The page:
Jesus established only one Church, not a collection of differing churches (Lutheran, Baptist, Anglican, and so on). The Bible says the Church is the bride of Christ (Eph. 5:23–32). Jesus can have but one spouse, and his spouse is the Catholic Church.

His Church also teaches just one set of doctrines, which must be the same as those taught by the apostles (Jude 3). This is the unity of belief to which Scripture calls us (Phil. 1:27, 2:2).

Although some Catholics dissent from officially-taught doctrines, the Church’s official teachers—the pope and the bishops united with him—have never changed any doctrine. Over the centuries, as doctrines are examined more fully, the Church comes to understand them more deeply (John 16:12–13), but it never understands them to mean the opposite of what they once meant.

The Church Is Holy (Eph. 5:25–27, Rev. 19:7–8, CCC 823–829)

By his grace Jesus makes the Church holy, just as he is holy. This doesn’t mean that each member is always holy. Jesus said there would be both good and bad members in the Church (John 6:70), and not all the members would go to heaven (Matt. 7:21–23).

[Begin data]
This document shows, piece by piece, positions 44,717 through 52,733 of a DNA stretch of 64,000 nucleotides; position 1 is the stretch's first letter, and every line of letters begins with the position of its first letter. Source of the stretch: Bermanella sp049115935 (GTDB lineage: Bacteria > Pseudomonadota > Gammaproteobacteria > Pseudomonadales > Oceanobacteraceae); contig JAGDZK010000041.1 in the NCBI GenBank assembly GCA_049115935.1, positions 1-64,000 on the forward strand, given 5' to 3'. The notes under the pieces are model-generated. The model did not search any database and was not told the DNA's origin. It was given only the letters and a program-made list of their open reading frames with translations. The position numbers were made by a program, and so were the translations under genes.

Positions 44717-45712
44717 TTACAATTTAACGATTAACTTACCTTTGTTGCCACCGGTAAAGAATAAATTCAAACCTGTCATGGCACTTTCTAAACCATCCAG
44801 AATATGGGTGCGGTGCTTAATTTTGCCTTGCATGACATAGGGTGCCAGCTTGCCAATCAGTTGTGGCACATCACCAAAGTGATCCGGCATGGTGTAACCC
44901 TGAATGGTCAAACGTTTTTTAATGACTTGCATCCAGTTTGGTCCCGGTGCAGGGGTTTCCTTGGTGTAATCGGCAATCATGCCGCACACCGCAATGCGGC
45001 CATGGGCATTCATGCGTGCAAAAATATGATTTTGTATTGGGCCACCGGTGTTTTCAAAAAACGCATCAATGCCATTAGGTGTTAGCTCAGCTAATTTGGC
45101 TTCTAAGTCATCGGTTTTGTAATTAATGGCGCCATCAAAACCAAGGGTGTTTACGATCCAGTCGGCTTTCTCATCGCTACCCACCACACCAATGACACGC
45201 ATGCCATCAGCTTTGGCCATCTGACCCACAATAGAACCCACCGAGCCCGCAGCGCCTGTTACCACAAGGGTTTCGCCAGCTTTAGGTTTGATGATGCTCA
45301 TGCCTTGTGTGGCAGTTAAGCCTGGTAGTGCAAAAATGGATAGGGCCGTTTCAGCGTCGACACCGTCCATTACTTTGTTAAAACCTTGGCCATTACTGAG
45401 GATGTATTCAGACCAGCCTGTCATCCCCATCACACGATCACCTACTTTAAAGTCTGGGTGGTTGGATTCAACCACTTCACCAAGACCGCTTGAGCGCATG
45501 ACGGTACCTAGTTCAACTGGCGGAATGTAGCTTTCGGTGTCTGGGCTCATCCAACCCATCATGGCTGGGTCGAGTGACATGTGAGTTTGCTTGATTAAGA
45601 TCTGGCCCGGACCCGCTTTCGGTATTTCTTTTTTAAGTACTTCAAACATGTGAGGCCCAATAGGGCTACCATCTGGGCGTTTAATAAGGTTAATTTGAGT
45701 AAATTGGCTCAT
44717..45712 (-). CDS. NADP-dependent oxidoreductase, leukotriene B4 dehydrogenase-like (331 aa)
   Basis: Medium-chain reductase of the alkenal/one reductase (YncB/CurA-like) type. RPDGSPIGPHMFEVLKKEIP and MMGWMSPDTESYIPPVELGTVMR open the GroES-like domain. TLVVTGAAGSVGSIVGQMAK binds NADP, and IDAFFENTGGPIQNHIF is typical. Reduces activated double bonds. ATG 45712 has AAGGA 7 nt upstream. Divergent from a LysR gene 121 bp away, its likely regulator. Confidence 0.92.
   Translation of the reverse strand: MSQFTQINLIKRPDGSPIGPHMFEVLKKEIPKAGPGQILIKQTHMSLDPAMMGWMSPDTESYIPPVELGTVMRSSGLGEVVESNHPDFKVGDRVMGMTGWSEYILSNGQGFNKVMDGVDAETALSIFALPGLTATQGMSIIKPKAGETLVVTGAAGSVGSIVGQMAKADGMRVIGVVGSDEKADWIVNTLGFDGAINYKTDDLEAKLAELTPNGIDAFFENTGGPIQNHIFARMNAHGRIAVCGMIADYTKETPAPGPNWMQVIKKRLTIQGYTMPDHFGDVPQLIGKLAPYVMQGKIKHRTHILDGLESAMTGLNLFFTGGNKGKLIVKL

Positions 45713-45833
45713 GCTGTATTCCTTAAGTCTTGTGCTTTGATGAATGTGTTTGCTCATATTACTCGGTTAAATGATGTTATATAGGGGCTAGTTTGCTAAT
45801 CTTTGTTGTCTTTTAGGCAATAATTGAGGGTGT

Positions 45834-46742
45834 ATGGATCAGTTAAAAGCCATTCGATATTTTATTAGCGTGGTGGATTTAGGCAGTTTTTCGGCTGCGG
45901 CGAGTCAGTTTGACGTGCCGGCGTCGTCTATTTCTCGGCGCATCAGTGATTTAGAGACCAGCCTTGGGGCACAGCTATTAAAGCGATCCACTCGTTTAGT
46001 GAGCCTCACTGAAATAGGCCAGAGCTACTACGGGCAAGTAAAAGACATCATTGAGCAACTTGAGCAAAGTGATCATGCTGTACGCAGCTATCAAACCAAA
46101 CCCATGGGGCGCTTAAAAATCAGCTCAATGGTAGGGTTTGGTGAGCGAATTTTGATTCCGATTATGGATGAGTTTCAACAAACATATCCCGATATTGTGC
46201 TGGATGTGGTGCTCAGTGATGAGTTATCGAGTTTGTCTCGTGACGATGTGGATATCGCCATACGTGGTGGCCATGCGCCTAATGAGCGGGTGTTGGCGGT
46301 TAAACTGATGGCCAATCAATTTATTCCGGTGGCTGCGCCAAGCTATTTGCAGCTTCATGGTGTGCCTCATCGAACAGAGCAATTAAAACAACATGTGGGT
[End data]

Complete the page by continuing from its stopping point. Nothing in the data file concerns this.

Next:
But the Church itself is holy because it is the source of holiness and is the guardian of the special means of grace Jesus established, the sacraments (cf. Eph. 5:26).

The Church Is Catholic (Matt. 28:19–20, Rev. 5:9–10, CCC 830–856)

Jesus’ Church is called catholic ("universal" in Greek) because it is his gift to all people. He told his apostles to go throughout the world and make disciples of "all nations" (Matt. 28:19–20).

For 2,000 years the Catholic Church has carried out this mission, preaching the good news that Christ died for all men and that he wants all of us to be members of his universal family (Gal. 3:28).

Nowadays the Catholic Church is found in every country of the world and is still sending out missionaries to "make disciples of all nations" (Matt. 28:19).

The Church Jesus established was known by its most common title, "the Catholic Church," at least as early as the year 107, when Ignatius of Antioch used that title to describe the one Church Jesus founded. The title apparently was old in Ignatius’s time, which means it probably went all the way back to the time of the apostles.

The Church Is Apostolic (Eph. 2:19–20, CCC 857–865)

The Church Jesus founded is apostolic because he appointed the apostles to be the first leaders of the Church, and their successors were to be its future leaders. The apostles were the first bishops, and, since the first century, there has been an unbroken line of Catholic bishops faithfully handing on what the apostles taught the first Christians in Scripture and oral Tradition (2 Tim. 2:2).

These beliefs include the bodily Resurrection of Jesus, the Real Presence of Jesus in the Eucharist, the sacrificial nature of the Mass, the forgiveness of sins through a priest, baptismal regeneration, the existence of purgatory, Mary’s special role, and much more —even the doctrine of apostolic succession itself.